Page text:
Along the coast at Orua Bay, New Zealand a series of baches in the Kiwi tradition sit happily side-by-side, facing north to the Manukau. This new extension designed by Bossley Architects continues the traditions of relaxed, colourful and small-scaled modifications which have been occurring for generations.
The existing modest bach, now too small for a large family of children, grandchildren and friends required a modest extension. The new room floats above a car/dinghy port, available for sleeping, lounging or working. Flexible bed becomes sofa, or desks on wheels become workbenches centred in the room for artwork and architectural projects.
Squeezed between the sea and a steep cliff, the extension seems like a floating red cube relating to the existing and grounded yellow bach. A concrete block shaft, ‘outside’ the red cube, contains storage at the lower level and bathroom above. Only a path links the two buildings; the holiday experience requires wet feet and fresh air when moving from one building to the other.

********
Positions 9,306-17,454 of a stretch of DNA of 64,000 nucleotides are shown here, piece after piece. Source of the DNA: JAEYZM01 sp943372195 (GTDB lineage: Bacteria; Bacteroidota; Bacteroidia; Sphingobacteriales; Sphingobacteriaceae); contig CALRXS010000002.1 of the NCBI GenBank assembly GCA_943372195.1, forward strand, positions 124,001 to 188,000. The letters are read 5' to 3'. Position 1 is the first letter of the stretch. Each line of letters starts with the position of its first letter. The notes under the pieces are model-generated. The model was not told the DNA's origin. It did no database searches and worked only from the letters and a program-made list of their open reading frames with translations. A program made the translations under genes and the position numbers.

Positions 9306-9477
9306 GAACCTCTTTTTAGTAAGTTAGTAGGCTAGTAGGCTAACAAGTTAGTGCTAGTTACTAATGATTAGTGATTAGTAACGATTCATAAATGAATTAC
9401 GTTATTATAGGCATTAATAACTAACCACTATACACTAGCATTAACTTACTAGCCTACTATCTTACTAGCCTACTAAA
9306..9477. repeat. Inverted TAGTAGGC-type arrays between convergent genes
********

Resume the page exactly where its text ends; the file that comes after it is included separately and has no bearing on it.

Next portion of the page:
Clad in extruded aluminium weatherboards, the cube has a crispness of form and colour, which could overpower the bay and neighbours if not for the fact that it is recessed behind the large Pohutukawa boughs, creating the feeling of a tree-house from inside. In fact, the Council Resource Consent Planner applauded it as being environmentally sensitive as it matched the colour of Pohutukawa flowers. The red continues on the roof and under the soffit, and also through the bathroom wall so the space reads as being outside the cube.
To counter the shading from the overhanging trees, two 'lightstalks' reach up from the roof and bring shafts of light down to the room.
A sloping bay window orients views up the bank, and on the north side a generous bay provides ample space for siestas and overflow sleeping, overlooking the beach directly below. The beach is the road at low tide. At high tide there is no vehicle access; a path winds over the cliffs from Orpheus Road to the west.